Is Hate Speech Protected by the First Amendment?

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Is hate speech protected by the First Amendment?

Is hate speech protected by the First Amendment

As FIRE has explained many times before, hate speech by adults as free citizens is entitled to First Amendment protection. (VBD Photos / Shutterstock.com)

A recent survey from the Foundation for Individual Rights in Education found that a majority of Americans (57%) correctly recognize that the First Amendment protects hate speech from governmental regulation, punishment, or censorship — but 45% think that it should not be protected. 

Why is hate speech protected?

The First Amendment makes no general exception for offensive, repugnant, or hateful expression. 

In Snyder v. Phelps, the United States Supreme Court protected in an 8-1 decision the hateful speech of the Westboro Baptist Church — known for picketing military funerals with signs that read “God hates fags” and “Thank God for dead soldiers” — during a 2006 protest near the funeral of Lance Corporal Matthew A. Snyder, a Marine killed in Iraq. Federal courts even protected the free speech rights of Nazis, who in 1977 were denied a permit to march through Skokie, Illinois, a village where many former Holocaust survivors lived. (Although the Nazis prevailed in court, the march actually never took place.)

As FIRE has explained many times before, speech by adults as free citizens does not lose First Amendment protection because it is considered hateful. This is because hate speech in and of itself is protected speech, particularly when spoken by adults on their own time.

When does hate speech lose First Amendment protections?

Not all hate speech is protected by the First Amendment, since hateful expression can fall within certain, narrow categories of unprotected speech such as:

  1. Incitement to imminent lawless action (incitement);
  2. speech that threatens serious bodily harm (true threats); or
  3. speech that causes an immediate breach of the peace (fighting words). 

If the hateful speech falls within one of these unprotected categories, then it is not protected by the First Amendment. If it falls outside these categories, then the speech will remain protected by the First Amendment in most contexts, with a handful of other narrow exceptions for public employees and institutions. For example, a public employer can discipline a public employee, like a police officer or firefighter, who hurls a racist invective at a citizen while on duty. Likewise, a public grade school official can punish a student for maliciously yelling a racial slur at another student in the hallway. Officials at K-12 institutions may reasonably believe that such speech would cause a material and substantial disruption of school activities and interfere with the rights of others.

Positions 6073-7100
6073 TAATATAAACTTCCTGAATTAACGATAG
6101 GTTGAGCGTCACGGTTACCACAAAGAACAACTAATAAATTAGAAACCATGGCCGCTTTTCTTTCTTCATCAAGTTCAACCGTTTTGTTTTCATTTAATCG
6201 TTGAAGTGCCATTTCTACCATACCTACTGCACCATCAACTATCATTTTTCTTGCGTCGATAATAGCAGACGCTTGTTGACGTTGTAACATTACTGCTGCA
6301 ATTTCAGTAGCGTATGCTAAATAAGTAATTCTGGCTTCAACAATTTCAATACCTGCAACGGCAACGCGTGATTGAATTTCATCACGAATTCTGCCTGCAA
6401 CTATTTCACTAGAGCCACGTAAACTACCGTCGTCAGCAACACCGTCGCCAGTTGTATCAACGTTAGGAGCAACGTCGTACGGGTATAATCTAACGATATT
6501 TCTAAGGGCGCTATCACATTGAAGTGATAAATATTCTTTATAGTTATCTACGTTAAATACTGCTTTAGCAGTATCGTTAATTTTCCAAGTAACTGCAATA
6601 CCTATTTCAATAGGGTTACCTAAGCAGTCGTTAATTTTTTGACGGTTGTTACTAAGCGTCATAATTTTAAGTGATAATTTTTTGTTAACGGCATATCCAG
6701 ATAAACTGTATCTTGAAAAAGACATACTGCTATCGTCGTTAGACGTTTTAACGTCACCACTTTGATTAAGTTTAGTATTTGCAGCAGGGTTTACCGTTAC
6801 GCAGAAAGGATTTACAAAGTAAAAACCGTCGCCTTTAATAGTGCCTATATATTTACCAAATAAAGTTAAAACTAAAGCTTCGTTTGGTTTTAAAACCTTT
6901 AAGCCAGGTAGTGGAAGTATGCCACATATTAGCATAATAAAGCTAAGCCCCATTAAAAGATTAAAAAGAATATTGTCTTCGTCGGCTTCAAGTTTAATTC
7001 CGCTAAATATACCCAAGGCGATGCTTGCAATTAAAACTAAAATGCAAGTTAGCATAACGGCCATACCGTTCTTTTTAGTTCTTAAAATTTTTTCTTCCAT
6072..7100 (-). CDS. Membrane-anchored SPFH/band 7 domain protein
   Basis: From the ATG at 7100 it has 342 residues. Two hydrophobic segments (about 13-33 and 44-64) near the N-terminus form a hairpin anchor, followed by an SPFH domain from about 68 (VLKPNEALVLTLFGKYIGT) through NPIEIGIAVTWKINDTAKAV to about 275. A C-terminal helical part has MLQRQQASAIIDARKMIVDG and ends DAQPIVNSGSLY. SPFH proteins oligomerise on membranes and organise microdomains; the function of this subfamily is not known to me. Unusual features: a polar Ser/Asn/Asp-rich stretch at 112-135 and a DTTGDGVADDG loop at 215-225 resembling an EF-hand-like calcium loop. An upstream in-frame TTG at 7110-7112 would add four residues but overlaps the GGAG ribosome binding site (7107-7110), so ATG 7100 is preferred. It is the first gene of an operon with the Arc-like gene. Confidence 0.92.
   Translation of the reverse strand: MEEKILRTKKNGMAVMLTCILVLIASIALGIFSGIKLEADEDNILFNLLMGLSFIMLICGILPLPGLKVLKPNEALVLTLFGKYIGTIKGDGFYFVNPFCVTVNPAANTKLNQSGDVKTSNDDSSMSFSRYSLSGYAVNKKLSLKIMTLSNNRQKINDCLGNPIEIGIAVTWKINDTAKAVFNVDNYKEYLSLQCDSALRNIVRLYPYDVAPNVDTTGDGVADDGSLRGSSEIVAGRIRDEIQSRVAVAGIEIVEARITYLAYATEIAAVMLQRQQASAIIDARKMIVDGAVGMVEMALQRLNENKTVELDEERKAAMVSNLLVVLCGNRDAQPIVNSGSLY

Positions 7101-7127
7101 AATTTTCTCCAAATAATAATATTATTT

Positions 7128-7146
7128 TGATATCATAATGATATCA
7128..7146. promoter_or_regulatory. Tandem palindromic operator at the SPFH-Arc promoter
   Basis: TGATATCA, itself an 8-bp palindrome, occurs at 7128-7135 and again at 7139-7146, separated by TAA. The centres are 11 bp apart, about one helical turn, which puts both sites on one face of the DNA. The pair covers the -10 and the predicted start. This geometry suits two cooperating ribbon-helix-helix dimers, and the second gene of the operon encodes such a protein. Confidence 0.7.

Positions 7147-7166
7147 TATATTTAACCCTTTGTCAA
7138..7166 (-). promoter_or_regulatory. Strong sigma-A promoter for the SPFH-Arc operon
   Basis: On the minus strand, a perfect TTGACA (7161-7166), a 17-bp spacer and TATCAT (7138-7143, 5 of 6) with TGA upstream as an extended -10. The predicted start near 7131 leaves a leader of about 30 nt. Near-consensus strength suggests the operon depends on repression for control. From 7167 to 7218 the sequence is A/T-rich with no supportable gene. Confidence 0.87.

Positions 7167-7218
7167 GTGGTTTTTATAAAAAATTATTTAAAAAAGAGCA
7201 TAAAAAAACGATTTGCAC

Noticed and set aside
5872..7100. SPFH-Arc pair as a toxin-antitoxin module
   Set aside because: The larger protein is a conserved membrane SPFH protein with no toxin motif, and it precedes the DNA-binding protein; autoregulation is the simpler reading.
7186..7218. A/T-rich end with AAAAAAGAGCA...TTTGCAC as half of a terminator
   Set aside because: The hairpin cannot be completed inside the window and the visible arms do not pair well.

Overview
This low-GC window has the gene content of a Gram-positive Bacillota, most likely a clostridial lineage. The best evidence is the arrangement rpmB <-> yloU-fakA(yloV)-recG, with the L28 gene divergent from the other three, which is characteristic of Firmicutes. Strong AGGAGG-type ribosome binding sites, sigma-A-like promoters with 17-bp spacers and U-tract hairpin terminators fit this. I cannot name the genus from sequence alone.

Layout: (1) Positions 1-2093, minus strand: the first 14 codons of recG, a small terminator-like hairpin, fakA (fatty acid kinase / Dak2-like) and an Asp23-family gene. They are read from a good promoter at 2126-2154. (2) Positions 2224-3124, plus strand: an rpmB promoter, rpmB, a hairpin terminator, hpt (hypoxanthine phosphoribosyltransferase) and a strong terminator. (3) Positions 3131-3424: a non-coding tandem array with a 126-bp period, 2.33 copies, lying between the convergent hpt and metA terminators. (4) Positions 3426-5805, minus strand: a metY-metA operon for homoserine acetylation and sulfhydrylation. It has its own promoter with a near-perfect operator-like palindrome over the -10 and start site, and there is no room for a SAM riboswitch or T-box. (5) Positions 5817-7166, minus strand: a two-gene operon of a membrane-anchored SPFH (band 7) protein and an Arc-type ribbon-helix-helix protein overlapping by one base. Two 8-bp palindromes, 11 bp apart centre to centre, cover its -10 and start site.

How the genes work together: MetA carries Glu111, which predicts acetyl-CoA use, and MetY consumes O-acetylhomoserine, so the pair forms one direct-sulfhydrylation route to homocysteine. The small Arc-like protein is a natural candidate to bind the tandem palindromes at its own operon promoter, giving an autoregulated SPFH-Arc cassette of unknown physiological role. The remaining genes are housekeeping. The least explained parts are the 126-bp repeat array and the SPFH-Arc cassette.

The trouble with regulating hate speech

The First Amendment provides the greatest degree of protection to political speech, disallows discrimination against speech based on viewpoint, and generally prohibits the passage of vague or broad laws that impact speech. Laws must not sweep too broadly and must define key terms so that speakers know when their speech crosses the line into illegality.

[READ MORE: A world without hate speech.]

A key problem with regulating hate speech, as free-speech scholars such as Nadine Strossen have identified, is that it remains difficult, if not impossible, to define exactly what constitutes hate speech. There remains an eye-of-the-beholder phenomenon with hate speech. Strossen writes in her book, “Hate: Why We Should Resist It with Free Speech, Not Censorship,” that “the term ‘hate speech’ is not a legal term of art, with a specific definition; rather it is deployed to stigmatize and to suppress widely varying expression.”

The First Amendment makes no general exception for offensive, repugnant, or hateful expression.

As Supreme Court Justice Oliver Wendell Holmes expressed so eloquently in his 1929 dissent in United States v. Schwimmer, “[I]f there is any principle of the Constitution that more imperatively calls for attachment than any other, it is the principle of free thought — not free thought for those who agree with us but freedom for the thought that we hate.” 

Nearly 90 years later, in 2017, Justice Samuel Alito memorably expressed this concept in Matal v. Tam with a homage to Justice Holmes, writing: 

Speech that demeans on the basis of race, ethnicity, gender, religion, age, disability, or any other similar ground is hateful; but the proudest boast of our free speech jurisprudence is that we protect the freedom to express “the thought that we hate.”

A free society must give much breathing space to hateful speech in order to avoid thought control and the censorship of unpopular views by the government. Instead of stifling free speech, we, as free citizens, have the power to most effectively answer hateful speech through protest, mockery, debate, questioning, silence, or by simply walking away.

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